Vuckovic F.,Genos Ltd | Kristic J.,Genos Ltd | Gudelj I.,Genos Ltd | Teruel M.,University of Granada | And 28 more authors.
Arthritis and Rheumatology | Year: 2015

Objective Glycans attached to the Fc portion of IgG are important modulators of IgG effector functions. Interindividual differences in IgG glycome composition are large and they associate strongly with different inflammatory and autoimmune diseases. IKZF1, HLA-DQ2A/B, and BACH2 genetic loci that affect IgG glycome composition show pleiotropy with systemic lupus erythematosus (SLE), indicating a potentially causative role of aberrant IgG glycosylation in SLE. We undertook this large multicenter case-control study to determine whether SLE is associated with altered IgG glycosylation. Methods Using ultra-performance liquid chromatography analysis of released glycans, we analyzed the composition of the IgG glycome in 261 SLE patients and 247 matched controls of Latin American Mestizo origin (the discovery cohort) and in 2 independent replication cohorts of different ethnicity (108 SLE patients and 193 controls from Trinidad, and 106 SLE patients and 105 controls from China). Results Multiple statistically significant differences in IgG glycome composition were observed between patients and controls. The most significant changes included decreased galactosylation and sialylation of IgG (which regulate proinflammatory and antiinflammatory actions of IgG) as well as decreased core fucose and increased bisecting N-acetylglucosamine (which affect antibody-dependent cell-mediated cytotoxicity). Conclusion The IgG glycome in SLE patients is significantly altered in a way that decreases immunosuppressive action of circulating immunoglobulins. The magnitude of observed changes is associated with the intensity of the disease, indicating that aberrant IgG glycome composition or changes in IgG glycosylation may be an important molecular mechanism in SLE. © 2015 The Authors. Arthritis & Rheumatology is published by Wiley Periodicals, Inc. on behalf of the American College of Rheumatology. Source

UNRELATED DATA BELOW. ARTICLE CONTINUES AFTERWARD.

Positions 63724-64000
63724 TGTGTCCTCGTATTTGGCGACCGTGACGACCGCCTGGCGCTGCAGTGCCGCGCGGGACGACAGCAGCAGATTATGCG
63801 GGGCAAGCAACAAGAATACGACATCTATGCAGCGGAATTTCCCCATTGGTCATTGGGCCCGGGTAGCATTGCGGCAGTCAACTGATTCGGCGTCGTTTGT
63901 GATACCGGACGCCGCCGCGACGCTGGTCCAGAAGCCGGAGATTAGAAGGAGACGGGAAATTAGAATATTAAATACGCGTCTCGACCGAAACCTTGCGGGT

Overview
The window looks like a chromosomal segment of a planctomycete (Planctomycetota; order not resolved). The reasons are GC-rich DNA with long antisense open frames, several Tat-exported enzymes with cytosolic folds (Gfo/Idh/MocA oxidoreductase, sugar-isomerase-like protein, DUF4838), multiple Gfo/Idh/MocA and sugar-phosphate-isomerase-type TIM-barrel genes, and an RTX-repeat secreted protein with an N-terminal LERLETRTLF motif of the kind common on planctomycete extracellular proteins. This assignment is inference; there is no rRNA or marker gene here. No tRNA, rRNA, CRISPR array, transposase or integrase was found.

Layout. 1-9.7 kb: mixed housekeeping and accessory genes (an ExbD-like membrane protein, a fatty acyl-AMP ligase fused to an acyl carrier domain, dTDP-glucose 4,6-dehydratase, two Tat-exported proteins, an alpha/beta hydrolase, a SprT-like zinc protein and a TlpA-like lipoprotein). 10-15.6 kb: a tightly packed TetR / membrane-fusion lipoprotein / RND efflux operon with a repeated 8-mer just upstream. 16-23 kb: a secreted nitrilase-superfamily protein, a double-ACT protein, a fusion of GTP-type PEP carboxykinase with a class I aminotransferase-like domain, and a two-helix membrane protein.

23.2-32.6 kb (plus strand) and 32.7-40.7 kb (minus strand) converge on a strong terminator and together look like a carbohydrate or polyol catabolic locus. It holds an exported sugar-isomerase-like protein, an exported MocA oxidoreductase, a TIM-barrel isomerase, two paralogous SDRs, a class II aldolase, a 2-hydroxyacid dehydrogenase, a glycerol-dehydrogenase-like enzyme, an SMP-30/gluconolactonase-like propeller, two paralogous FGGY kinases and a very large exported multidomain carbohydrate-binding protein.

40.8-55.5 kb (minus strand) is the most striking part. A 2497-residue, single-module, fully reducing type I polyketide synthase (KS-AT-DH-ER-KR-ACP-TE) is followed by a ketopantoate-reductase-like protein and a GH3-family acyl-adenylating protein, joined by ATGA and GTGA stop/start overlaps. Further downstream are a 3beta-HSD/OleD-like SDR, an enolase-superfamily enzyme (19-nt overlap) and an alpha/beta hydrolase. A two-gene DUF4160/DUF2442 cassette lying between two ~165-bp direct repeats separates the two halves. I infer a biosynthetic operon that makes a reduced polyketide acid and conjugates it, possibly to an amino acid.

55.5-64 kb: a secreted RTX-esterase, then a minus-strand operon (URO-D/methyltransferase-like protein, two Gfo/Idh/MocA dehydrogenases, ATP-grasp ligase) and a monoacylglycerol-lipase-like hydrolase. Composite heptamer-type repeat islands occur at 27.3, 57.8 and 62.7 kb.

Barrios C.,Kings College London | Barrios C.,Institute Mar dInvestigacions Mediques | Beaumont M.,Kings College London | Pallister T.,Kings College London | And 8 more authors.
PLoS ONE | Year: 2015

Introduction: Several circulating metabolites derived from bacterial protein fermentation have been found to be inversely associated with renal function but the timing and disease severity is unclear. The aim of this study is to explore the relationship between indoxyl-sulfate, p-cresyl-sulfate, phenylacetylglutamine and gut-microbial profiles in early renal function decline. Results: Indoxyl-sulfate (Beta(SE) = -2.74(0.24); P = 8.8×10-29), p-cresyl-sulfate (-1.99(0.24), P = 4.6×10-16), and phenylacetylglutamine(-2.73 (0.25), P = 1.2×10-25) were inversely associated with eGFR in a large population base cohort (TwinsUK, n = 4439) with minimal renal function decline. In a sub-sample of 855 individuals, we analysed metabolite associations with 16S gut microbiome profiles (909 profiles, QIIME 1.7.0). Three Operational Taxonomic Units (OTUs) were significantly associated with indoxyl-sulfate and 52 with phenylacetylglutamine after multiple testing; while one OTU was nominally associated with p-cresyl sulfate. All 56 microbial members belong to the order Clostridiales and are represented by anaerobic Gram-positive families Christensenellaceae, Ruminococcaceae and Lachnospiraceae. Within these, three microbes were also associated with eGFR. Conclusions: Our data suggest that indoxyl-sulfate, p-cresyl-sulfate and phenylacetylglutamine are early markers of renal function decline. Changes in the intestinal flora associated with these metabolites are detectable in early kidney disease. Future efforts should dissect this relationship to improve early diagnostics and therapeutics strategies. © 2015 Barrios et al. This is an open access article distributed under the terms of the Creative Commons Attribution License, which permits unrestricted use, distribution, and reproduction in any medium, provided the original author and source are credited. Source